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"No chance" teams will buy a stake in F1

NEWS STORY
18/10/2011

Over the past six months there have been numerous rumours about bidders lining up to buy Formula One. They ranged from billionaires, boutique investment firms and embattled media giant News Corporation to Abu Dhabi's Mubadala sovereign wealth fund, F1's teams and the sport's boss Bernie Ecclestone himself.

The driving force behind these rumours seemed to be the mistaken notion that F1's current owner, private equity firm CVC, is likely to sell its investment within a three to five year window. In reality, it has already owned F1 for longer than this and, as Pitpass' business editor Christian Sylt revealed, the only demand in CVC's agreements is that it sells by 2018. There is also a question mark over all the bidders revealed so far.

The phone hacking scandal put to rest News Corp's hopes of buying F1 along with those of the boutique investment banks which were allegedly backing it. Earlier this year Sylt spoke to a source close to Carlos Slim, the world's richest man, who told him that his alleged interest in buying F1 had gone cold so that deals with the bid from the billionaire. Back in May Ecclestone told Pitpass that CVC "haven't bothered to reply" to Mubadala and the lack of any concrete news about a takeover since then would seem to endorse that view. Likewise, Ecclestone denied that he would take over F1 himself. Which brings us to the teams.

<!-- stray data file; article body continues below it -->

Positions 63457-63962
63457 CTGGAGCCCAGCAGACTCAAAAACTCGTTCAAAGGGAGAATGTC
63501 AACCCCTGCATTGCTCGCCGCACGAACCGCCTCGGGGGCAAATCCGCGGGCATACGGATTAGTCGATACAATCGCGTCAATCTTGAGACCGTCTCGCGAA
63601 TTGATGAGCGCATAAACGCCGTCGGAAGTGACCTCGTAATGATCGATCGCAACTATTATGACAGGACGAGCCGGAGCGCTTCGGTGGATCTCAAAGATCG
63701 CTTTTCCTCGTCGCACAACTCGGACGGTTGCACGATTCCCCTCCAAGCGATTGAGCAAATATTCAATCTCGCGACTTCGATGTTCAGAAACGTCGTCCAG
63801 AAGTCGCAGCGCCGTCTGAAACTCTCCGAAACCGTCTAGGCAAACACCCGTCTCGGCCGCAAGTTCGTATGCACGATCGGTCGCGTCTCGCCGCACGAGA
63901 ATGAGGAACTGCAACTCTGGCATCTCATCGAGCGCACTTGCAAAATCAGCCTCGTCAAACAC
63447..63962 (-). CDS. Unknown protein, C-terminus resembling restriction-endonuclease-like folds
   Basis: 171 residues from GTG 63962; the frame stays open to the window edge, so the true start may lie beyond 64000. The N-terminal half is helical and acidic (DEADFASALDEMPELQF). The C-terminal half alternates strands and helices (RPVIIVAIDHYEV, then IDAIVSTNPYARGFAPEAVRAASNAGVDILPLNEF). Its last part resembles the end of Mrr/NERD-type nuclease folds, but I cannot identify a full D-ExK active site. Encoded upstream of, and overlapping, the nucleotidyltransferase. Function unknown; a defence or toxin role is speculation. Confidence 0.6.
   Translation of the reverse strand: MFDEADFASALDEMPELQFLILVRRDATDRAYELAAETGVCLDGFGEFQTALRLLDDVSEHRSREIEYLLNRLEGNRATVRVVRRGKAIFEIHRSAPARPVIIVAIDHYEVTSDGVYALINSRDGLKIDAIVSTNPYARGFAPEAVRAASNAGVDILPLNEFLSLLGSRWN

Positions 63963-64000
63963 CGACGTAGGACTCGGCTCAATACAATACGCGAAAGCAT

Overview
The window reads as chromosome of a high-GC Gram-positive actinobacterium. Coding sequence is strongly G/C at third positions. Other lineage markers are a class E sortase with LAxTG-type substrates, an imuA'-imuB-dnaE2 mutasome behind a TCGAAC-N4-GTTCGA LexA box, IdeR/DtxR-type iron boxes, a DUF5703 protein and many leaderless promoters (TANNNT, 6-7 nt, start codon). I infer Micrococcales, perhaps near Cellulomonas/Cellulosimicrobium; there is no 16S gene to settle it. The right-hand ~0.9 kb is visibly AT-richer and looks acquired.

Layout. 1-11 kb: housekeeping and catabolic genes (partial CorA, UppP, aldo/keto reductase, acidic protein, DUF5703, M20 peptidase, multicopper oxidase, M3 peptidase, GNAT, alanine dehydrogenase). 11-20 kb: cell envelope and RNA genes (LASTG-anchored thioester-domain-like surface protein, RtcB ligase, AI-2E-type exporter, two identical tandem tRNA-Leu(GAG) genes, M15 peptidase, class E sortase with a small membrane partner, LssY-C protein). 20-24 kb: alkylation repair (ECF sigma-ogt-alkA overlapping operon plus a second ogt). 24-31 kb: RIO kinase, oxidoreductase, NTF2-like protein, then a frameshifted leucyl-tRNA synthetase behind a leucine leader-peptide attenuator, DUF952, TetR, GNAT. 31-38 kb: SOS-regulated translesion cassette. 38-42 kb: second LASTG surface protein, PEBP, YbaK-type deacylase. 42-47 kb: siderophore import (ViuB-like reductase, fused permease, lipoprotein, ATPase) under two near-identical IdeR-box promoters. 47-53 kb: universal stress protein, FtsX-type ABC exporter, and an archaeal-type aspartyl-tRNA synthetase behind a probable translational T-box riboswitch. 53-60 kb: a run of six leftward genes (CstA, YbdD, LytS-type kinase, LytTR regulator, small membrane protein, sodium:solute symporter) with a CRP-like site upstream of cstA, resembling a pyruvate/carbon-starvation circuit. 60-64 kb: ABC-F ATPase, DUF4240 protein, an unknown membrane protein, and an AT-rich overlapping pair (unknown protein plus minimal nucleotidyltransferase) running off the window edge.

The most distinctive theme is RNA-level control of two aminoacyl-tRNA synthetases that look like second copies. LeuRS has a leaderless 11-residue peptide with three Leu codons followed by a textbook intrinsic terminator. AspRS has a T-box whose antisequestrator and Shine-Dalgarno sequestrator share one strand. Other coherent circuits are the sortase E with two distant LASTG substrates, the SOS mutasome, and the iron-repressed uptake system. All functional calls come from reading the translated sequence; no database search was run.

Last month the teams appointed corporate finance house DC Advisory Partners and Evolution Media Capital to advise on their negotiations with Ecclestone. The Concorde Agreement, the contract which governs the teams' share of the sport's profits, expires at the end of next year and they are currently discussing new terms with Ecclestone.

It was reported that the two advisers will investigate the possibility of the teams acquiring a minority stake in F1. However, writing in the Express, Sylt quotes an influential team boss who, speaking on condition of anonymity, says there is "no chance" of an acquisition because the teams "are struggling to keep themselves afloat."

Most F1 teams break even or only make modest profits since they tend to spend as much income as is available to them in pursuit of victory on the track. This has fuelled their desire to increase their annual take from F1 which currently stands at 50% of its underlying profits. The Concorde Agreement has a five year term and when it has approached expiry in previous years, the teams have managed to increase their share of the spoils by threatening to set up a rival series if their demand is not granted. However, the current Concorde Agreement prevents this tactic and it is understood that the idea of the teams buying the sport could be a replacement negotiating ploy.

Last year Ecclestone said that F1 is worth "six or seven billion dollars" so a minority stake of around 10% could cost the teams as much as $700m. However, after making debt repayments, F1 was only left with a profit of around $140m last year so a 10% stake would only give each team around $1m annually from a dividend. Given the outlay required, this is far from a blockbuster return.

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